Pregnant women can safely exercise in warm weather and take short hot baths or saunas without risking critical elevations in body temperature that could harm their unborn child, finds a review of the available evidence published online in the British Journal of Sports Medicine.
The findings contradict current advice that pregnant women should avoid heat stress based on concerns about possible risks of exceeding a core body temperature of 39? during pregnancy.
However, current guidelines do not clearly define heat stress limits and may therefore be discouraging physical activity during pregnancy, which benefits both mother and child. Some evidence also suggests that the body's ability to regulate its core temperature is enhanced during pregnancy.
To investigate further, a team of researchers set out to assess heat stress response during pregnancy and whether the body's thermal regulation capacity improves during pregnancy.
They analysed the results of 12 studies, published in English up to July 2017, reporting the core temperature response of 347 pregnant women to heat stress, either through exercise or through passive heating, such as using a sauna or sitting in a hot bath.
Differences in study design and quality of evidence were taken into account. Studies included women at any stage of pregnancy and responses were measured according to intensity and duration of exercise as well as ambient temperature and humidity.
No woman exceeded the recommended core temperature limit of 39? across all studies. The highest individual core temperature reported was 38.9?. The highest average core temperature was 38.3? for exercise on land, 37.5? for exercise in water, 36.9? for hot water bathing and 37.6? for sauna exposure.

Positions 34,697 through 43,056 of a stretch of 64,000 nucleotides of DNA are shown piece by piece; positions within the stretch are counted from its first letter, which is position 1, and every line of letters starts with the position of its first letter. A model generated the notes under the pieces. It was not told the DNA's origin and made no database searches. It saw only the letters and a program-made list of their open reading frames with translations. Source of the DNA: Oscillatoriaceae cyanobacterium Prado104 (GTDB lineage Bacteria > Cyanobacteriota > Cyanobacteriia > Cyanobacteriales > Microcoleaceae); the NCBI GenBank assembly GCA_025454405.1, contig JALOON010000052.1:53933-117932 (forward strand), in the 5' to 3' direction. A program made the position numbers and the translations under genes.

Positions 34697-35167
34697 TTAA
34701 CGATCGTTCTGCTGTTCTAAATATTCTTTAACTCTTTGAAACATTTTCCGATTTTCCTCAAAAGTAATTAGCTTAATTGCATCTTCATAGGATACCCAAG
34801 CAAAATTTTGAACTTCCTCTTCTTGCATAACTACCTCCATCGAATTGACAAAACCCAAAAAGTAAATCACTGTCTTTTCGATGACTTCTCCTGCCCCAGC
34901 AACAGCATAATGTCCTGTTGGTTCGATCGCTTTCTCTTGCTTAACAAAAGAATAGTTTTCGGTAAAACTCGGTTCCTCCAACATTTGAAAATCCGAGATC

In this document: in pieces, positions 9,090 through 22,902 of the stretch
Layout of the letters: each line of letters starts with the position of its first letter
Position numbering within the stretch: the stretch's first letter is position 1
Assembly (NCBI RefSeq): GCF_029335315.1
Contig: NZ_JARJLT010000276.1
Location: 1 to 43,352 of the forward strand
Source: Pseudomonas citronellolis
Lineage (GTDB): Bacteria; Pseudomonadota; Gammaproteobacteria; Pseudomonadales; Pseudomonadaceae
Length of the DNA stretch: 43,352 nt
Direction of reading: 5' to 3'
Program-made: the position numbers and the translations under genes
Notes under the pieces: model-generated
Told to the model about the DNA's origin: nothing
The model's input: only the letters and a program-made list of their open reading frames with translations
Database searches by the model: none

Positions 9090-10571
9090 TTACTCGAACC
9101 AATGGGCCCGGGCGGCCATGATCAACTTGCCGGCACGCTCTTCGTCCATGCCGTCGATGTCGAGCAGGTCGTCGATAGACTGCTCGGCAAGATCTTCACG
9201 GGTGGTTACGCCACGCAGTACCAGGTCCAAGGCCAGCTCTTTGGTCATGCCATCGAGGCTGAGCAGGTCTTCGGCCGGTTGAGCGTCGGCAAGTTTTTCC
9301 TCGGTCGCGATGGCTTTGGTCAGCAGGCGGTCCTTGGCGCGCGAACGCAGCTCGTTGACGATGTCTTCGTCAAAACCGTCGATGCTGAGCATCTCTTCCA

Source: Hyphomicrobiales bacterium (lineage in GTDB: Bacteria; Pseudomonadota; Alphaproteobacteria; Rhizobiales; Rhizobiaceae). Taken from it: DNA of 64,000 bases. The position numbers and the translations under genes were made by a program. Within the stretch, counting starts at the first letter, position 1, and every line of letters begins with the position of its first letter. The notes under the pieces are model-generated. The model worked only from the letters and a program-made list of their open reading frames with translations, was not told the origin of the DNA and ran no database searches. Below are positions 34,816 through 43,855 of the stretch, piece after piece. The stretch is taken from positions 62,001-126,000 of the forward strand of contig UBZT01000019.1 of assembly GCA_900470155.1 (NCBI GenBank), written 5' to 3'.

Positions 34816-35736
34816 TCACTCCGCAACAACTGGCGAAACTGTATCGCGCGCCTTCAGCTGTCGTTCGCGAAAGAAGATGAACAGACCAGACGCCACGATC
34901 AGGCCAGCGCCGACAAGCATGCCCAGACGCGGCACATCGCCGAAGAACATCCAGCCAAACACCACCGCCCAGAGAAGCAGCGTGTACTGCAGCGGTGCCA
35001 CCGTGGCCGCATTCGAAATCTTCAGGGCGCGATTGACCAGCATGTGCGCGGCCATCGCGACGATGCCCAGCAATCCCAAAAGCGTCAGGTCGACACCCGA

Based on these results, the researchers say that pregnant women can safely engage in up to 35 minutes of high intensity aerobic exercise (at 80-90% of their maximum heart rate) at air temperatures of up to 25? and 45% relative humidity.
They can also safely participate in aqua-aerobic exercise in water temperatures ranging from 28.8? to 33.4? for up to 45 minutes, and sit in hot baths (40?) or hot/dry saunas (70?; 15% relative humidity) for up to 20 minutes, irrespective of pregnancy stage, without reaching the recommended core temperature limit of 39?.
Some studies also showed a reduction in the rise in core temperature as pregnancy progressed, lending support to the theory that thermal regulation is enhanced during pregnancy. While the underlying reason for this is unclear, the researchers suspect it may be linked to changes in body mass and surface area.
They also point out some limitations of their review, such as the small body and varying quality of evidence, and inconsistency in study design. Although they were able to allow for some of these factors, they cannot rule out the possibility that they may have influenced the results. As such, they say their recommendations "may change with future research."
They suggest that more research is needed to identify safe exposure and environmental limits for pregnant women who are physically active in hotter climates, but say their results suggest that heat stress risk is low.